Over the past few years, Sarah recalls noticing an increase in people who use libraries to carry out essential life admin. “Those who have no digital skills, no fixed address, and parents, are among the many people relying on their local library being open,” she says.
And for casual library staff like her, some of whom are also parents working around their childcare arrangements, being laid off just before the festive period has been a blow.
Despite having other sources of income, Sarah says she has already had to make financial sacrifices to weather the loss of earnings. With no idea if and when they may be able to pick up shifts again, people like her will have had no choice but to try to find other work.
Feeling under threat
*James, a permanent libraries employee, feels the cuts provide evidence that there’s a threat to the future of libraries. In late 2022, the council proposed moving the central library from its historic building by College Green before making a U-turn, but refused to rule out doing so in future. Over the past 12 months, the local authority’s financial position has only become bleaker.
“There have been closures happening for some time because of Bristol City Council’s recruitment freeze,” James says. “Now this current cut has meant even more closures.”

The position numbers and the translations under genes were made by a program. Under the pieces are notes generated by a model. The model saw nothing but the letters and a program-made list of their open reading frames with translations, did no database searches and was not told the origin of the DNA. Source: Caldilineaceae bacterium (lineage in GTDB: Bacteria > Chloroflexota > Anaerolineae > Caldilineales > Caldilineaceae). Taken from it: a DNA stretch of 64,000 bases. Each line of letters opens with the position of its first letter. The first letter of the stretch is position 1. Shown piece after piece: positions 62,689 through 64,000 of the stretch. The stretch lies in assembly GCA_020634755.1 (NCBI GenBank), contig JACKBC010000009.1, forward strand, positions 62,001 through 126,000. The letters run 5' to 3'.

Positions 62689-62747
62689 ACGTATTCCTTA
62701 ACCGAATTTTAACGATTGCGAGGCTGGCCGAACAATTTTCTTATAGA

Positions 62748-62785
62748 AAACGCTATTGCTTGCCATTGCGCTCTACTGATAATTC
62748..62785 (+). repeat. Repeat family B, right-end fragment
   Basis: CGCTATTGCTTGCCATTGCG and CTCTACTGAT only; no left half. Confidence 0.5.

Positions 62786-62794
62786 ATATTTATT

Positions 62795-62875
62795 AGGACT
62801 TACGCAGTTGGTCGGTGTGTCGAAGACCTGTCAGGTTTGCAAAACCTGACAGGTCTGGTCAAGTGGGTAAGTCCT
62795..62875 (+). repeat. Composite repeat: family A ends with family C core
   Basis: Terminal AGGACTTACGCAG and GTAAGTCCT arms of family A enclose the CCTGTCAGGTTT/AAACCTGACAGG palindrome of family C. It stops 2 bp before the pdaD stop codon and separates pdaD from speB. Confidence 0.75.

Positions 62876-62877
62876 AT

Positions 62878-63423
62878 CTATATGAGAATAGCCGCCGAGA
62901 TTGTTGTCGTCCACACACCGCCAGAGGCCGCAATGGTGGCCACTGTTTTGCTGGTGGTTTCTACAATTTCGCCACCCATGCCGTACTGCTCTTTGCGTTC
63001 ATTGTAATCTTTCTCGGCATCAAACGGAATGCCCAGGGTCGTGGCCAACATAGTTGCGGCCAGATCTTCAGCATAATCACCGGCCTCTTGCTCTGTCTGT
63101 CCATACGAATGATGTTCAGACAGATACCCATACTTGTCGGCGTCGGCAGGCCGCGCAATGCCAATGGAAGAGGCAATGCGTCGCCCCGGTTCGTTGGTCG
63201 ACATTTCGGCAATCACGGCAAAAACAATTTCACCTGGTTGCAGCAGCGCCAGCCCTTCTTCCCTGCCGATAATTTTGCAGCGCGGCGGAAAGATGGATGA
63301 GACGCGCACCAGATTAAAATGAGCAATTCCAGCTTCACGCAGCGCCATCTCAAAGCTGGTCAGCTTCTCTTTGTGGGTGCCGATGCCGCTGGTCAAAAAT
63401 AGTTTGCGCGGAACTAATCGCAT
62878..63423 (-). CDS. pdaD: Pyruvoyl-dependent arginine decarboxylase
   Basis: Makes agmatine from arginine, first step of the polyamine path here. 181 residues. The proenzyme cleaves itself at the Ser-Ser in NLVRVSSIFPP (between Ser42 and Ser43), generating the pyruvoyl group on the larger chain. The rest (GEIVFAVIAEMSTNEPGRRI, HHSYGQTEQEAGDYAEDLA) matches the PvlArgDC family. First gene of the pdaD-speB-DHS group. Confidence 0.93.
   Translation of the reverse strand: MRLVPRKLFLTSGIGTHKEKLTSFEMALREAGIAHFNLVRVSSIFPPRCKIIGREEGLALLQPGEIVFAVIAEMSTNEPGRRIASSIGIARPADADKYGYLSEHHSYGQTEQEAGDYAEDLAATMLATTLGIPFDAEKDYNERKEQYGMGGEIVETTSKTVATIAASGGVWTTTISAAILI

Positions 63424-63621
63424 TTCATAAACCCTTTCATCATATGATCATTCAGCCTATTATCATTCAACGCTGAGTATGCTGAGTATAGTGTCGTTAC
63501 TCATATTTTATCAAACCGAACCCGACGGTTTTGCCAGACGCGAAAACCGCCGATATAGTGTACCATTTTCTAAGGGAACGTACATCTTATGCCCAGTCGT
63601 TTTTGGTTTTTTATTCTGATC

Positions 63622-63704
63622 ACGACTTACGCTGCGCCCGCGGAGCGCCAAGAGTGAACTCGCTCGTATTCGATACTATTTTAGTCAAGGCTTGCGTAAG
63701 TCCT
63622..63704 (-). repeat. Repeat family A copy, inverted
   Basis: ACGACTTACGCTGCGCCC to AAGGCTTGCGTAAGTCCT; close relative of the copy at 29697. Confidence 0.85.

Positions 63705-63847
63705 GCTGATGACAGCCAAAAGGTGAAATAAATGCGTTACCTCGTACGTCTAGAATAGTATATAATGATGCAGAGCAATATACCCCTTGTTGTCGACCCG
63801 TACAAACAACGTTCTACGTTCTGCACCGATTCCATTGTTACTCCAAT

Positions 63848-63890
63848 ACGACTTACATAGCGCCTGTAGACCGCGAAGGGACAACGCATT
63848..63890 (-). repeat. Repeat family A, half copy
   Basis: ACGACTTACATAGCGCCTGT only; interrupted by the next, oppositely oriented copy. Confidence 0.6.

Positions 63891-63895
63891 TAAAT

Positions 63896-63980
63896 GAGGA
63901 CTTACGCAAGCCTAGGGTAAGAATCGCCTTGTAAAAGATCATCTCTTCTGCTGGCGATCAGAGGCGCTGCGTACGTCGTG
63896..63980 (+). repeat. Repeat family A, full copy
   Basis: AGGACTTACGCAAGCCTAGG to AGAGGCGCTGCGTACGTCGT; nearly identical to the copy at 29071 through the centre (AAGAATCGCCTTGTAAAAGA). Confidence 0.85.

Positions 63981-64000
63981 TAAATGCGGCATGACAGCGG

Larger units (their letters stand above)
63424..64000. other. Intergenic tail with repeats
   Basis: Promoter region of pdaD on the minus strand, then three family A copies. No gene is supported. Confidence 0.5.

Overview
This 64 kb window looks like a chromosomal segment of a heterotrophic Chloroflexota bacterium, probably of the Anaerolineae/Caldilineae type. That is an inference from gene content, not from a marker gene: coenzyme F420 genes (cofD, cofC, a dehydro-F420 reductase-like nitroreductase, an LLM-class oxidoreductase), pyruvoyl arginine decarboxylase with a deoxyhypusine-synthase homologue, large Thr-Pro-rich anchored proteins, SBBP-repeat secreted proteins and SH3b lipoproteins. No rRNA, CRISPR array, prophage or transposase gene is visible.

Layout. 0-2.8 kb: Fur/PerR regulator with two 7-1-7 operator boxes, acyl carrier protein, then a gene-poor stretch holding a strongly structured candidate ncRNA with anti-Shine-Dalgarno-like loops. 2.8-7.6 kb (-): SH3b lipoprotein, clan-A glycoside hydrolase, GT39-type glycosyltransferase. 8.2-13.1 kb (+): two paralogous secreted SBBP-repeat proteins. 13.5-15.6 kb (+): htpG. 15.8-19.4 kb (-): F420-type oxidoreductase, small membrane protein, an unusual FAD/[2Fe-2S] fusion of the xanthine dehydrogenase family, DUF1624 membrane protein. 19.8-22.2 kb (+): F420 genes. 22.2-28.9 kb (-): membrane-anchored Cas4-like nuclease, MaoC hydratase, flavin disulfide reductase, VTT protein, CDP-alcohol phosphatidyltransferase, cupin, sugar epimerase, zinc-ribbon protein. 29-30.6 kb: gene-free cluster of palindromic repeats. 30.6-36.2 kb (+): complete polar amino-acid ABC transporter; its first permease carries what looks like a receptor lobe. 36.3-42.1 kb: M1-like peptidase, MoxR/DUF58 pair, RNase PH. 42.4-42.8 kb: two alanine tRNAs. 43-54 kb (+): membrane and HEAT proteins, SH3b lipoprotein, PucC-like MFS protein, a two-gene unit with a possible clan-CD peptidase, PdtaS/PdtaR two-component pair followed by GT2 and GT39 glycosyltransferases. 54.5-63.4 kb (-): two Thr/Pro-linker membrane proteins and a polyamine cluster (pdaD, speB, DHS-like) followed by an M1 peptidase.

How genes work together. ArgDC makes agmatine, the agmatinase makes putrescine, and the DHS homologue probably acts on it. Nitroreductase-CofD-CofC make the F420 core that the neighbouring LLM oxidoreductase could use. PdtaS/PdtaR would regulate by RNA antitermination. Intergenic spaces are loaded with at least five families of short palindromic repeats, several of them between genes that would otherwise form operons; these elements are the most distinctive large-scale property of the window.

James says getting rid of casual staff has not only made it difficult to keep libraries open but has put extra pressure on permanent employees. “Some casual staff have been working with us for years, so they are experienced workers and have assisted in keeping libraries open,” he says.
His points echo comments by Sarah that many casual staff fill in for people who are on long-term sick leave, meaning the vacancies they cover are not recruitable to. “After the pandemic we need these services more than ever,” says James.
Ahead of this week’s full council meeting, Tim Kent, a Lib Dem councillor for Hengrove and Whitchurch Park, has submitted a silver motion calling on the mayor, Marvin Rees, to bring the council’s recruitment freeze to an end.
“The saving [as a result of cutting library workers] is minor, but the impact is significant,” Kent says. He adds that the public were not initially made aware of the freeze on covering vacancies in libraries, and that the policy has resulted in “stealth closures” of almost one-third of branches across Bristol.
Kent’s motion notes that while libraries are not formally part of the network of ‘welcoming spaces’ Bristol has developed over the last couple of years, for many people they play the same role – somewhere to keep warm and find the company of others. He says he hopes his motion will be reviewed in a matter of weeks so “this devastating policy can be reversed”.
A spokesperson for Bristol City Council said the decision to temporarily pause the deployment of casual library staff would “support the council to deliver a balanced budget, in a difficult financial climate for councils across the country”.
Bristol’s Labour administration is “proud to have invested in and protected libraries from national austerity since 2016”, the spokesperson added.
But with so many staff now without shifts, and closures continuing across the city, it remains to be seen whether such protection will extend to keeping Bristol’s libraries open in the long term.
*names have been changed